From researching and writing about them to uploading a YouTube video and simply bird-watching, Chennai-ites relate their association with the bird that thrives on its relationship with humans

In his wonderful book Mazhaikalamum Kuyilosaiyum, naturalist M. Krishnan pays handsome tribute to house crows for their ability to make a successful living in our midst. Instead of branding them thieves and destructive elements, give them credit for their sharp-minded ways and experience, he says. They are smart, know how to escape danger, chase away other flocks, notice objects (stone) in people’s hands, detect poison in left-over food and resin in a slippery bamboo. They have different sounds for calling for food, warning of danger. They are adapters.

In Perambur, they wait on a culvert wall for Mahesh to feed them “mixture” by hand; when he does, Jyotika flies up to perch on his shoulder. “I made friends with her and now she brings 40 to 50 of her clan,” he says in this YouTube clip. Outside my kitchen, they line up at 7 a.m. for pieces of roti. In bustling Chennai, crows proliferate — making the right to scavenge and survive their own.

Feed them or not (house crows have a greyish necklace, jungle crows are all-black), you can’t ignore them, says advocate / naturalist Santhanaraman. Crow stories are some of the first we hear growing up. We watched elders offer morsels of food to them before they ate, invited them for coloured balls of rice on the day after Pongal, learned that the God of Fate flew on a crow. Our folklore has songs, jokes and proverbs about them. We also associate crows with ancestors.

“Crows thrive on human association,” says Santhanaraman. “Omnivores, they find the throw-aways they eat in densely populated areas. Where do dead rats disappear?” Matchless in making-do, they start collecting twigs and wire-pieces after summer, engage in nest-building and chick-rearing till September. They choose this season because it rains, insects breed, providing food for their new-born, play foster-parents to koel chicks. “Have you noticed their precariously made stick-nests in tall and small trees, traffic signals, coiled cables hanging from lamp-posts? That’s adaptation!”

These guys can remember faces, says sparrow-man Murugavel, recalling how crows have always viewed him with suspicion. As a kid he had to endure attacks by a couple of crows whenever he stepped out on his terrace, but the belligerent birds would keep peace when his mom frequented the place. The same pair visited his kitchen window-sill for food but would fly away when he entered. “It had something to do with my face,” he says. Recently, when a crow aimed at his head as he watered plants on the terrace, he had to be sure. “I hid, and asked my seven-year-old to do the watering. This guy and his companion sat on the parapet and watched!”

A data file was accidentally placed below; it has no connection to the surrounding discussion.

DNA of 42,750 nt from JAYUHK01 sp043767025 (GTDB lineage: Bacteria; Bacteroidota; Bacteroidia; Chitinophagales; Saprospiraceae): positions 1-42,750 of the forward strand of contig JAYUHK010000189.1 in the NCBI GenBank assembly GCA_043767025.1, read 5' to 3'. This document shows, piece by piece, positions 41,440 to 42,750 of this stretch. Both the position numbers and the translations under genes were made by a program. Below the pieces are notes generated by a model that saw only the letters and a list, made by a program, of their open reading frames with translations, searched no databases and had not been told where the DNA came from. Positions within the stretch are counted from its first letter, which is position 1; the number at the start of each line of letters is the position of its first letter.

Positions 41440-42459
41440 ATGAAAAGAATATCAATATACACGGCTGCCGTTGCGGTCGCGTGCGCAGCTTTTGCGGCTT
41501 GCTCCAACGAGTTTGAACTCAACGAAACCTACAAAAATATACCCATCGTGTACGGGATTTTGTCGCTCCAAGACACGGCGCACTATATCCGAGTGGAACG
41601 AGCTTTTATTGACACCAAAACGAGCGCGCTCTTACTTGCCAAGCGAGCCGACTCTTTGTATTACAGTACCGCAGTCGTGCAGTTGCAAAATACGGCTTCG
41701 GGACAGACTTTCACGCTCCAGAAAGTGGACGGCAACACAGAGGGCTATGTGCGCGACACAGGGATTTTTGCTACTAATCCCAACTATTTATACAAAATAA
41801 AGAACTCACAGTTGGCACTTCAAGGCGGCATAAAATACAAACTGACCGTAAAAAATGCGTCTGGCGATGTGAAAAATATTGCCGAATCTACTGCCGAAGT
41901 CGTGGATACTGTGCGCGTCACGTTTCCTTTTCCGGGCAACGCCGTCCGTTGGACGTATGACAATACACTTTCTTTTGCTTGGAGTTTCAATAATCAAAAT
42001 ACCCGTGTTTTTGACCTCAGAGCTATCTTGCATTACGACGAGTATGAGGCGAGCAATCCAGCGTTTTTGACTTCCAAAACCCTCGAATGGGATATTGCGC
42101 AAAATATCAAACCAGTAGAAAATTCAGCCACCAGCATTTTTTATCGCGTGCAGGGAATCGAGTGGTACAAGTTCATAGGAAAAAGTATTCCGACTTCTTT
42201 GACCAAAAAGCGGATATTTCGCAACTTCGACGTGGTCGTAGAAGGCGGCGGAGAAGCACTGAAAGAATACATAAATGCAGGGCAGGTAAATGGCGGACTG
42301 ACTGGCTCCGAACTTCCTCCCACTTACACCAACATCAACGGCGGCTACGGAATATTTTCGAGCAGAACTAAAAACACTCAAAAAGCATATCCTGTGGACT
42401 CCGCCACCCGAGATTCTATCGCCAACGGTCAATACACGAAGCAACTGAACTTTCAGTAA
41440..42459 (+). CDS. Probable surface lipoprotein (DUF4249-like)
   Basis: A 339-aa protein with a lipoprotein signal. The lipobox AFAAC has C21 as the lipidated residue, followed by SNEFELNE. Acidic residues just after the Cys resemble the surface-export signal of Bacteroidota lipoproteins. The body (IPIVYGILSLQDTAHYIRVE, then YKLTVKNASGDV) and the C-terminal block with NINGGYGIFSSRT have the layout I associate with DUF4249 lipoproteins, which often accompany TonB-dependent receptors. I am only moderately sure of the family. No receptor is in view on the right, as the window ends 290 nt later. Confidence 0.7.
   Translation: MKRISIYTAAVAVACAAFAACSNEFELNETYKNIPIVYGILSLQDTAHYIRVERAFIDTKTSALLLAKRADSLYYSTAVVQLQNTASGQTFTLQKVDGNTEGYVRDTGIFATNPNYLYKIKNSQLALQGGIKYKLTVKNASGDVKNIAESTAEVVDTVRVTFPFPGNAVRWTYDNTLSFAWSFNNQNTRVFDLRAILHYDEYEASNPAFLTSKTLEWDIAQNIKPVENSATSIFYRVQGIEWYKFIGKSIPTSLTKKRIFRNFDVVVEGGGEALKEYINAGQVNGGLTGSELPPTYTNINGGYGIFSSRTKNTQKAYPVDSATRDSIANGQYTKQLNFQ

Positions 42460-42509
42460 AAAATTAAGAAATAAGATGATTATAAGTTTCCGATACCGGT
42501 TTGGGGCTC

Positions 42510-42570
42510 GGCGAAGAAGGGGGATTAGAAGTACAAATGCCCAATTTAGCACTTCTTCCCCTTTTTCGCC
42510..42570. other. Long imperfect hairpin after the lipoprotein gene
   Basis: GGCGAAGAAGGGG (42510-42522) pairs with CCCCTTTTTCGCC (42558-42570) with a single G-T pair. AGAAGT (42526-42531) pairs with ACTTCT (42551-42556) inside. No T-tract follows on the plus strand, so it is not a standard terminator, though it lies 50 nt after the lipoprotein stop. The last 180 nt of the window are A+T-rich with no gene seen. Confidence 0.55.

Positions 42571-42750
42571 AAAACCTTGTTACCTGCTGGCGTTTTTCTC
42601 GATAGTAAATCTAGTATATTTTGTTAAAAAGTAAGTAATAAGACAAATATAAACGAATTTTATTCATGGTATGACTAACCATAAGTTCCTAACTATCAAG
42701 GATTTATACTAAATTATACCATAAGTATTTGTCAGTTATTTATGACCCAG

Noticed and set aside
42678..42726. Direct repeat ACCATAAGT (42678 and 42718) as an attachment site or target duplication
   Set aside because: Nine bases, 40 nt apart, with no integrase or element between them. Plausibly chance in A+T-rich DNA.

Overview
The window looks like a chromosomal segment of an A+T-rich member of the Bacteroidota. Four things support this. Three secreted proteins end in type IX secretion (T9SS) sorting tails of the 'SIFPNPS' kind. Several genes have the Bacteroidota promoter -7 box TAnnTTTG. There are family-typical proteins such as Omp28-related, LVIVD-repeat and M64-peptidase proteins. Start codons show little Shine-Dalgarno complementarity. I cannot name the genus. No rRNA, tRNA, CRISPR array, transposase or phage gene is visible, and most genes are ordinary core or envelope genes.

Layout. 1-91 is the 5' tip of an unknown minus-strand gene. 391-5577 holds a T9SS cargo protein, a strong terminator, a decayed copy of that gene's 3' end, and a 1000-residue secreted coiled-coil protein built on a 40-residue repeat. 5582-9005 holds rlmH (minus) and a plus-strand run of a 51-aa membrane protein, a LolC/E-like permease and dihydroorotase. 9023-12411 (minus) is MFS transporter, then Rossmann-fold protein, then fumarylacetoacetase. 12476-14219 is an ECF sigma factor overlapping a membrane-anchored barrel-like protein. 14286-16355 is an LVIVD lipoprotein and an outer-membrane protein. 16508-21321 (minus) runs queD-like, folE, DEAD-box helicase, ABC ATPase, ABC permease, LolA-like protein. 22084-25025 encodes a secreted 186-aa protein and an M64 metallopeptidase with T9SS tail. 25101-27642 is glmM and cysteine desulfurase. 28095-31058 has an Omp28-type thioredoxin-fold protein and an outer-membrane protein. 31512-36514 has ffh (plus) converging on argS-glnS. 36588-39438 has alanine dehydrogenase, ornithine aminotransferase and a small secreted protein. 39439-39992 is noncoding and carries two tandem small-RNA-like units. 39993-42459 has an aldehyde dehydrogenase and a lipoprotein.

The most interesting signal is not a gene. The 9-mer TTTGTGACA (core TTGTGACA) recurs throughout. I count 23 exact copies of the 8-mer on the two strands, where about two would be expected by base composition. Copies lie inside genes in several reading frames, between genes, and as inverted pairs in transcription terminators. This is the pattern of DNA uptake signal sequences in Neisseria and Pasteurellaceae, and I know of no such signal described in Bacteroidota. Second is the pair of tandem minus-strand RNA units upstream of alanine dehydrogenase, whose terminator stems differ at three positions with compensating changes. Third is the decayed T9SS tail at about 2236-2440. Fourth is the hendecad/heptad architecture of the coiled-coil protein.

They are great in planning and execution, he says, describing how a large-billed crow teased a shikra with a squirrel in its talons, sat next to it to divert attention while its partner-in-crime snatched the prey. “Amazing how a bird-of-prey was surprised into loosening its grip!” They can work out cunning strategies requiring team work, says birder Geetha Jaikumar. “I once watched house-crows hanging around while feeding my dog. One of them would pull the dog’s tail and as the poor canine whipped around, the others would help themselves to the food. This happened fairly regularly so I took to waiting until the dog finished eating.”

Chennai crows have impressed New York-based painter Kimia Kline. Till recently in Chennai, she notes, “One of the first things I noticed was the massive number of crows that rule the city streets. They are big, loud and everywhere. In honour of our flighty friends and their manic ways, I made this drawing. It took a long time. And every time I looked up, I’d see a crow sitting on my window sill staring at me.” The lovely pen-and-ink adorns her blog Alkeemi.

The Indian house-crow (Corvus splendens, Corvidue) is regarded as one of the most intelligent of birds with excellent memory, good eyesight and a fairly long life, according to D. Srinivasan, Adyar. Some of them are known to live up to 30 years in captivity. He explains how crows seem to know of the arrival of unexpected guests. Travel in the past was either on foot or bullock cart. The crow would spot the arrival of visitors to the village, and with its keen eyesight and memory remember the house and recognise the visitors. It would then fly there and caw in anticipation! If these were regular visitors, it would pass on the information to the fledglings.